More and more veterinarians are offering water therapy or canine hydrotherapy for dogs healing from surgery, dogs of advanced years, dogs with chronic pain, and dogs with mobility problems. Does your dog need this therapy? What are the benefits? Are there risks for your dog? Get all your questions answered in this article.
What is water therapy like?
Hydrotherapy (Greek for water healing) can vary but there are two basic kinds—warm water therapy for injuries and cool water therapy for exercise. Therapy pools usually have a ramp to get the dog in the water. Some also provide a hoist. Some programs even have underwater treadmills. Some programs have therapists (or even owners) in the water with the dog. Others will have the dog on a long leash. Therapy could look a number of different ways. Dogs could be walking on the treadmill, fetching and retrieving balls, or even learning to swim. Yes, dogs that don’t naturally know how to swim can be taught! Therapy sessions often last from 10-30 minutes.
What are the benefits of hydrotherapy?
Hydrotherapy is great year-round exercise for dogs. Dogs, particularly in cities, may struggle to get outdoors during the winter. Hydrotherapy can helps dogs’ aerobic conditioning but is a low impact exercise, great for bones and joints. It is preventive medicine at its best. It’s important to keep dogs moving because they can lose muscle mass in a short time frame, usually in 6-7 weeks. Water therapy is great for dogs with joint pain. Because of water’s resistance compared to air and its buoyancy, dogs can build muscle mass without pain. Water therapy not only strengthens muscles but can relax the body. It can improve balance and coordination while improving pain and stress. Other benefits of water therapy include:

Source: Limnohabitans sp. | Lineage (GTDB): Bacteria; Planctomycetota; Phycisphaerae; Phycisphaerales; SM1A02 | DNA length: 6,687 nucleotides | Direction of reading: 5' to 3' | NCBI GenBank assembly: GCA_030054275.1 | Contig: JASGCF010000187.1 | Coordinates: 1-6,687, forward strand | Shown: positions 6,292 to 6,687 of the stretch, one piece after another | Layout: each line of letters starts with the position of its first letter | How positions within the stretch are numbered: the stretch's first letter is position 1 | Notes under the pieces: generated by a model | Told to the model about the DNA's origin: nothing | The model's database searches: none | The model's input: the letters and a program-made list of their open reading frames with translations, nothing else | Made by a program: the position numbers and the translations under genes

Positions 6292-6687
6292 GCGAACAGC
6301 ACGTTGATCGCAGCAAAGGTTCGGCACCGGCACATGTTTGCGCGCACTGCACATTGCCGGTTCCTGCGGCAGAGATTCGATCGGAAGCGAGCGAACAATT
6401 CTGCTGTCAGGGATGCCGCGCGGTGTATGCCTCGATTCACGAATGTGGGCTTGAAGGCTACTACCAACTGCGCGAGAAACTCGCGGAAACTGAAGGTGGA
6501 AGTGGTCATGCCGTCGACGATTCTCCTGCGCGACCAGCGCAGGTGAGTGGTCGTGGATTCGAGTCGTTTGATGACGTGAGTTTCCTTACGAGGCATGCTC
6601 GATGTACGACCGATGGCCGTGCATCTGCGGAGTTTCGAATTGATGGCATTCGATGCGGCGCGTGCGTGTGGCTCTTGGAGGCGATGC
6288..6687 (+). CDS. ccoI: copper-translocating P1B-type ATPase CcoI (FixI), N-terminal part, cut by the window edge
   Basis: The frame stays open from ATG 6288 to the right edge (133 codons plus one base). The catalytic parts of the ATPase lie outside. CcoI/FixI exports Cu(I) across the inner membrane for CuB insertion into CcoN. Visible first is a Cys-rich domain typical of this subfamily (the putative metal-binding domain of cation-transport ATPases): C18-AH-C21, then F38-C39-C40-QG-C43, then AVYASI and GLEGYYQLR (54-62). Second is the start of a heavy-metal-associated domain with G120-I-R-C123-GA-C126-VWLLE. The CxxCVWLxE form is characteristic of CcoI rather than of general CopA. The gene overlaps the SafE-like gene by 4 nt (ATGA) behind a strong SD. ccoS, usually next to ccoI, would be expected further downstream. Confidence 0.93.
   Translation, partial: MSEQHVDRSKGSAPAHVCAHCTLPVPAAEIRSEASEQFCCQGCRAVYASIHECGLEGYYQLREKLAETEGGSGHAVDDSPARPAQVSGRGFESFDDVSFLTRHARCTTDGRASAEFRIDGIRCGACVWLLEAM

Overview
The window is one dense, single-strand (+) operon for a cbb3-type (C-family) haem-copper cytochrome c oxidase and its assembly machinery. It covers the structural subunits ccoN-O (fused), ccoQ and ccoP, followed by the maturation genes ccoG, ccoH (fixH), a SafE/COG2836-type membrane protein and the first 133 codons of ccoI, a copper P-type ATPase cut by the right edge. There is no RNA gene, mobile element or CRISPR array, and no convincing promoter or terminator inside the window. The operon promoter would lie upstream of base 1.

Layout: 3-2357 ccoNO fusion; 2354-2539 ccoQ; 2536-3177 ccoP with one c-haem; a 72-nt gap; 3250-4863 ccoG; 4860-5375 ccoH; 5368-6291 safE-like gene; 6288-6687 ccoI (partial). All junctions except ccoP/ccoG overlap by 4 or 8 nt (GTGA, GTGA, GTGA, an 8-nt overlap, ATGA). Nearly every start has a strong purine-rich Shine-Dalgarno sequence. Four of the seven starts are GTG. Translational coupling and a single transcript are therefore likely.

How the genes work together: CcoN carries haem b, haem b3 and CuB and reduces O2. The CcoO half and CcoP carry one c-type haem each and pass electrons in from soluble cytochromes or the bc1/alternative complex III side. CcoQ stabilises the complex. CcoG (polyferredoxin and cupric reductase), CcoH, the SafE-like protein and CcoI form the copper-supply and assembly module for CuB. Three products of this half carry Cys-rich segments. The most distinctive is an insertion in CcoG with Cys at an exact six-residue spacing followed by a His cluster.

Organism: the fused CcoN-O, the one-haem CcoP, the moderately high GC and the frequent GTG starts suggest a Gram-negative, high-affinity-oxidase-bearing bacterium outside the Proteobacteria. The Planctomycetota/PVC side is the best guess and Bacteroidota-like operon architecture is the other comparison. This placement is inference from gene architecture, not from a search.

- Increased circulation, which can improve the skin and coat.
- Increased lymph drainage which can improve the immune system.
- Better digestion.
All of these benefits lead up to a happy dog. Making our dogs happy makes us happy. Maybe our dogs’ hydrotherapy will help us deal with our own stress, too!
Are there risks to my dog participating in hydrotherapy?
The pool your dog will swim in will most likely be chlorinated, but dogs can get ear infections from swimming in any type of water. Dogs with chronic ear infections may not be good candidates for this therapy. The water could also irritate certain skin conditions. A few dogs also show signs of stress in the water. If you see your dog in distress, pull him or her out immediately.
When considering a therapy program, what questions should I ask?
- Ask if there is a person present during your dog’s therapy that knows pet first aid and if there is a vet on-call for emergencies. It’s important to have safety protocols in place in case they are needed.
- Ask for customer referrals. Call a few customers and make sure they are completely satisfied with their experience. Find out if there dogs are happy and enjoy the therapy. The safety and comfort of your canine friend is key!
At DogMode our multi-purpose dog-only salt water pool provides a beautiful, safe space with sparkling clean, temperature controlled water for dogs of all sizes to enjoy and benefit from.